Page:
The Holden Racing Team has made a late decision to test at Winton next Tuesday as it struggles to decipher significant technical changes to its 2016-spec Commodore.
After a strong Clipsal 500 and promising Australian Grand Prix, James Courtney and team-mate Garth Tander have battled through both the Symmons Plains and Phillip Island SuperSprints, unable to extract crucial qualifying pace.
That has effectively turned their races into salvage missions, not all of which have been successful.
Over the last four races Courtney has qualified 17-19-14-13 and finished 13-7-21-7, his result on Saturday at Phillip Island affected by an engine misfire. From leading the drivers’ championship after race 2 in Adelaide he is now ninth.
Over the same period Tander – whose qualifying frustrations in the Car of the Future era have been well-documented – qualified 14-18-18-20 and finished 11-6-9-16. His championship position has slipped from a high of fifth in Adelaide to eighth.
HRT will join factory Volvo squad Garry Rogers Motorsport, Nissan Motorsport and Team 18 as confirmed testers at the recently resurfaced north-eastern Victorian circuit.
“We had planned on testing toward the middle of the season but it is clear that we have a few fundamental issues to get on top of so we have brought the test day forward to try and improve the car as quickly as we can,” Walkinshaw Racing managing director Adrian Burgess told v8supercars.com.
“It’s difficult with the testing restrictions to achieve too much at the race meeting because everyone is focussed on the time and on the scoreboard and on everyone else. So we need to get away from the event and do it in a methodical manner and controlled circumstances.”
HRT will test only weeks ahead of the May 20-22 Winton SuperSprint, but Burgess said the emphasis would be on improving the Commodore’s handling balance in sweeping corners than trying for record breaking laps.
“We are not going there with a target lap time in mind. We are going there looking at certain corners and trying things to address the issues we have with them. Our problem is on long, loaded, long-radius corners. The circuits with the highest amount of long radius corners is a direct reflection on our overall performance.
“Phillip Island is the highest of those and our performance reflected that. So we are going to Winton with a set program focussed on that area of our car and that deficiency in our car and the sooner we can get on top of that then we will improve our performance.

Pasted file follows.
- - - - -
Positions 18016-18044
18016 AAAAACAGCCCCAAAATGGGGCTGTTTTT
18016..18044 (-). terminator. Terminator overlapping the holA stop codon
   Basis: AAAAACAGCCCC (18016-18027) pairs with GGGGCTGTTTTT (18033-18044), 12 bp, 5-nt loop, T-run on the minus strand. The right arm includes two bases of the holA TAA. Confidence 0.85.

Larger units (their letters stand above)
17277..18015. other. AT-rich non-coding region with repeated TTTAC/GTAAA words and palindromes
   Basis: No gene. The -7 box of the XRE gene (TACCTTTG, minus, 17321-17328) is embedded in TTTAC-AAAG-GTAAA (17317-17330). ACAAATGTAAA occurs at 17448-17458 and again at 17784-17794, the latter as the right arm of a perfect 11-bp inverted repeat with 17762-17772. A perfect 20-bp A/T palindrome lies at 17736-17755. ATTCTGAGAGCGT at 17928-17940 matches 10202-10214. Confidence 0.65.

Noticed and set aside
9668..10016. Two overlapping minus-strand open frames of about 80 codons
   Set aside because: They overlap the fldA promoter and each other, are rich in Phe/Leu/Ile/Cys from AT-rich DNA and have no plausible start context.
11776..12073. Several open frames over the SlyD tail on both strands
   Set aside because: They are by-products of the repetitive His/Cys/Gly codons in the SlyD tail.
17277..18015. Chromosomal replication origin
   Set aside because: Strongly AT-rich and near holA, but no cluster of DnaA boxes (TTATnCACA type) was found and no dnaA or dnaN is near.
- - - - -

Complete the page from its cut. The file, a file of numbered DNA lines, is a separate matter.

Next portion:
“Our qualifying pace is the weak link and that is when you are trying to maximise the tyre grip over one lap and the consistency and the feeling the driver gets from the car is the key contributor to the that loss of lap time.”
Walkinshaw Racing restructured its V8 Supercars racing effort for 2016, cutting back from four cars to focus on the two factory entries in a year where its deal with Holden is up for renewal. Courtney and Tander’s contracts are also up this year.
Behind the scenes Burgess also restructured the engineering line-up, installing fellow Englishman Alex Somerset as the operation’s new technical chief. Changes to the car have included a swap from ZF Sachs to Adelaide-designed and manufactured Supashock dampers and an upgrade to a new generation front upright.
But the team elected to take the new upright out of the cars on Saturday night at Symmons Plains as the drivers struggled for pace. While it went back in for Phillip Island, Burgess conceded the issue is more complex than the upright alone.
“I do think we have the right parts now. Our damping is improved from last year, that isn’t a problem now.
“Last year I think we had a few pieces of the jigsaw that weren’t correct and I think we have removed a couple of those. But there is still a fundamental part of it that is not correct.
“In the couple of days since Phillip Island I think and hope we have identified the remaining part of the jigsaw that we are not happy with. We are going to be going to Winton with a particular part of the car that we are going to be looking at.”
Burgess said he was confident the team would deliver results if the Winton test successfully resolved the issues. The next championship event is the Perth SuperSprint on May 6-8.
“I think we operate our cars well, we race them well, we strategise well, our performance in the pitlane is good. But I think we are just not engineering the car well enough. If we can get on top of the base set-up of the car and the engineering of the car then how we execute our races will hold us in good stead.
“But there is no good executing a good race if you are four-tenths off the pace.”